Time is always of the essence in dependency proceedings, especially when children younger than three are involved. (See In re Kristin W., supra, 222 Cal.App.3d at pp. 254–256 [parent whose home was unsanitary granted six additional months of services where he was not offered “immediate and intensive support services”].) Parents in the dependency system are subject to a tight timeframe in achieving sometimes seemingly insurmountable goals for progress in parenting their children. Attempting to accommodate the competing needs of the children for permanency and the parents for help in overcoming their parenting deficiencies, the Legislature has set chronological markers for how long is too long to allow parents to show progress. In this case, the initial marker was set at only six months because Mother's youngest son was just two years old at removal.5 (§ 361.5, subds. (a)(1)(B) & (C).) Yet, at the six-month mark, Mother had been provided with no actual services except therapeutic family visitation, a referral to GGRC, an ineffectual referral to OMI Family Clinic (OMI), and a very recent referral to a private therapist, whom Mother refused to see because her office was in a dangerous neighborhood.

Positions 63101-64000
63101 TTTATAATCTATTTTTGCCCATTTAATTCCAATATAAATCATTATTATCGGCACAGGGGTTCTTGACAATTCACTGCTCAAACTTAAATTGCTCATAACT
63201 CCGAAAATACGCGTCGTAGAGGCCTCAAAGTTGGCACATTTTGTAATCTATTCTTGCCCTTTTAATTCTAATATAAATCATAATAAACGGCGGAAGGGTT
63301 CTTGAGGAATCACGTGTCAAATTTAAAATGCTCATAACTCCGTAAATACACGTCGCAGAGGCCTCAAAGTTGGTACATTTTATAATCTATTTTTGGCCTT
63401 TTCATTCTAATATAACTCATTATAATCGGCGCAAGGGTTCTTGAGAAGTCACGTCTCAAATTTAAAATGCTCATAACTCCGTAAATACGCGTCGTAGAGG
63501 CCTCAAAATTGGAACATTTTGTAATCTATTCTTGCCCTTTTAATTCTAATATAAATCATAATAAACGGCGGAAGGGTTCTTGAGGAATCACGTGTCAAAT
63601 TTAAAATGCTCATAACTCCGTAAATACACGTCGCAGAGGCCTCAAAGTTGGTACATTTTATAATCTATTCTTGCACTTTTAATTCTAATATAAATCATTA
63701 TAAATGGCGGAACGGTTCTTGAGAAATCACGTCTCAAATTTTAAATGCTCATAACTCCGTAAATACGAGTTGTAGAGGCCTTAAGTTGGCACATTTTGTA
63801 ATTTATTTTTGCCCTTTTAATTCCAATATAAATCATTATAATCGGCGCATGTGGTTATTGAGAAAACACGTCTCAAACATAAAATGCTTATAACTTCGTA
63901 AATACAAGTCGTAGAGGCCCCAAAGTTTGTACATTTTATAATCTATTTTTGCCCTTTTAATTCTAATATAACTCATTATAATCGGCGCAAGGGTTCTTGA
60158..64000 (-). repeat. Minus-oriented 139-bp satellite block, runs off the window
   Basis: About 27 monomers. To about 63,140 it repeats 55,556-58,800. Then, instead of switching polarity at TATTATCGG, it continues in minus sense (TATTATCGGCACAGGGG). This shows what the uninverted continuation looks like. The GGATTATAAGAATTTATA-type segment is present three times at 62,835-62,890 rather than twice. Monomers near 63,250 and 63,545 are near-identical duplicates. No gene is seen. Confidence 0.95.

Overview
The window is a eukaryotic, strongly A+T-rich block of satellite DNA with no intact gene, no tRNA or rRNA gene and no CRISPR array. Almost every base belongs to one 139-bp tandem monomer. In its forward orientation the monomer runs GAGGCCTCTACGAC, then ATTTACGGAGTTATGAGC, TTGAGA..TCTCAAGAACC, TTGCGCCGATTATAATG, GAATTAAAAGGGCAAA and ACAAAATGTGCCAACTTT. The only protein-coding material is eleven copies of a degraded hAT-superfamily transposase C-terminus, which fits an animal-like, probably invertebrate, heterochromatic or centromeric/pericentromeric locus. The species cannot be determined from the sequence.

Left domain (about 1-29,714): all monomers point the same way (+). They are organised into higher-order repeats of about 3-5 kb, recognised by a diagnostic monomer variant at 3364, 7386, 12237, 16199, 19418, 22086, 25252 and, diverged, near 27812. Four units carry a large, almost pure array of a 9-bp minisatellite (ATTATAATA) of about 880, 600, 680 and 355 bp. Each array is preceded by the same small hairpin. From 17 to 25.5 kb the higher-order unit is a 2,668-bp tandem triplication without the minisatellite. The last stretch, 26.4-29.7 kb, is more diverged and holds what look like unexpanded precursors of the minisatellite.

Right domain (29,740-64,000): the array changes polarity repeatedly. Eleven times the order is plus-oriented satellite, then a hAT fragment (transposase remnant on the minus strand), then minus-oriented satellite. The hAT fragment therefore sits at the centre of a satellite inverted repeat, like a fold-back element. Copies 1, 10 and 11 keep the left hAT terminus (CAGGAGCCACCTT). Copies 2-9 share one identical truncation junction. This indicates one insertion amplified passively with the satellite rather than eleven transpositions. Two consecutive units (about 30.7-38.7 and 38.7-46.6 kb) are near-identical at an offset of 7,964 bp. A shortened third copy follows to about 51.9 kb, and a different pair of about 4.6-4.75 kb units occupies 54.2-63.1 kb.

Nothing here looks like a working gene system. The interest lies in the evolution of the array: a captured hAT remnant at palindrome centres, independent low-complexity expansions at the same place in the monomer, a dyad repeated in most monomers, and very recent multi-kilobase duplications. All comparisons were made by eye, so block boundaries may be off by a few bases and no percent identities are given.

Mother reactivated her services at GGRC in November 2016, but she was considered a difficult client. At her request, her first case worker was replaced by a second in January 2017, but when Mother asked for a third case worker in July 2017, her request was denied. She then stopped communicating with her second case worker. Mother was eventually successful in obtaining a third ongoing case worker in October 2017. Whether and to what extent Mother benefited from this relationship is not known, as her services were terminated in November 2017.